Hollywood Monsters (video game)

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Hollywood Monsters Cover.jpg
Developer(s)Pendulo Studios
Publisher(s)Dinamic Multimedia, FX Interactive
Platform(s)Microsoft Windows, iOS

Hollywood Monsters is an adventure game by the Spanish developer Pendulo Studios which was originally released in 1997. Due to the bankruptcy of Dinamic Multimedia by 2001, Pendulo's publisher, Four Fat Chicks doubted that an English version of this "little-known and much sought-after" game would be released at the time.[2]

However the game was re-released for iOS in 2012. The game received an indirect sequel in 2011 known internationally as The Next Big Thing and in Spain as Hollywood Monsters 2. Its style is reminiscent of LucasArts adventure games like Grim Fandango.[3] The iOS release was localised for English, French, German, Spanish and Italian.[4]



Two journalists, Sue Bergman and Ron Ashman, are the protagonists of the game. The two work for a Los Angeles newspaper called The Quill but dislike each other and are bitter rivals. In the introductory scene we see the Quill editor telling Ron about a "Monsters' Ball"—a social event where all the Hollywood movie monsters have a big party at the mansion of Otto Hanover, a film producer. The editor stresses that The Quill must cover the event because it is too important to miss. Ron is not enthusiastic, but when Sue comes in Ron tells the editor how important it is that The Quill sends its best reporter and that he is the only one capable of accomplishing the task. This has the expected effect: Sue proclaims that she is the best journalist The Quill has and that there is no way Ron could do a decent job. Sue then proceeds to the Hanover mansion in her little sports car.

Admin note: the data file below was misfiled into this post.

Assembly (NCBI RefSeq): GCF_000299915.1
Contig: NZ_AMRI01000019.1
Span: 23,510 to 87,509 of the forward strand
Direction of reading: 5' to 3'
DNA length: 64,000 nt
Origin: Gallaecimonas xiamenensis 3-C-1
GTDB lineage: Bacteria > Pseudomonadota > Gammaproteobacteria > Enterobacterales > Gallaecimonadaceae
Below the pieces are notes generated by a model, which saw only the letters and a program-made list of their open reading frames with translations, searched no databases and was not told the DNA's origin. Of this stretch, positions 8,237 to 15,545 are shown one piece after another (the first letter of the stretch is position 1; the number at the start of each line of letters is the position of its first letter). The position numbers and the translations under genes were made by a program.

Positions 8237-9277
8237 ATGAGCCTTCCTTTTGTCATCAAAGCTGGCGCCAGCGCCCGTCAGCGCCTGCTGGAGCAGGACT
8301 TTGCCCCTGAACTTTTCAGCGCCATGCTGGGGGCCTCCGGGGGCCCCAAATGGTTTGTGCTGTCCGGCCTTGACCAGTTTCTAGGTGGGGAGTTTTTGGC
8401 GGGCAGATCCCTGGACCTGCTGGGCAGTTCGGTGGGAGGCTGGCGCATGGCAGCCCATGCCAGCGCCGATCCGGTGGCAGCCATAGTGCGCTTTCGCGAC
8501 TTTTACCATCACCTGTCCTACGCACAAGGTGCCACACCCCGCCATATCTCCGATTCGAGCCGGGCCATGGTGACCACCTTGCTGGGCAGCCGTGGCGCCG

For Hollywood Monsters, Pendulo Studios was inspired by monster movies from the Golden Age of Hollywood, such as Creature from the Black Lagoon and the work of Boris Karloff (right).

Hollywood Monsters was conceived at Pendulo Studios in mid-1994,[5] directly after the release of the company's debut game, Igor: Objective Uikokahonia.[6]

The team intentionally added a significant number of red herrings in Hollywood Monsters.[7] They saw their first game, Igor: Objective Uikokahonia, as overly easy and too short in playtime as a result, which led them to increase the difficulty of Monsters.[8] Rafael Latiegui said in retrospect that Hollywood Monsters' budget was tight.[9]

The main theme for Hollywood Monsters, entitled "Enigmas", was performed by the Spanish new wave band La Unión.[5]

Hollywood Monsters was created with the goal of reaching a global audience. Felipe Gómez Pinilla noted that the game had been developed in English from the start; the Spanish-language dub was finished later, near the end of development.[6] At the time, Latiegui told MeriStation that game development in Spain "is not profitable unless it can be amortized beyond our borders."[7] However, Pendulo was ultimately unable to find a publisher for Hollywood Monsters in the United States. In 2000, Latiegui explained that the game "was released in the WORST moment in time for adventure games and the companies didn't want to risk their money."[10] The game remained unreleased in English by 2003.[11]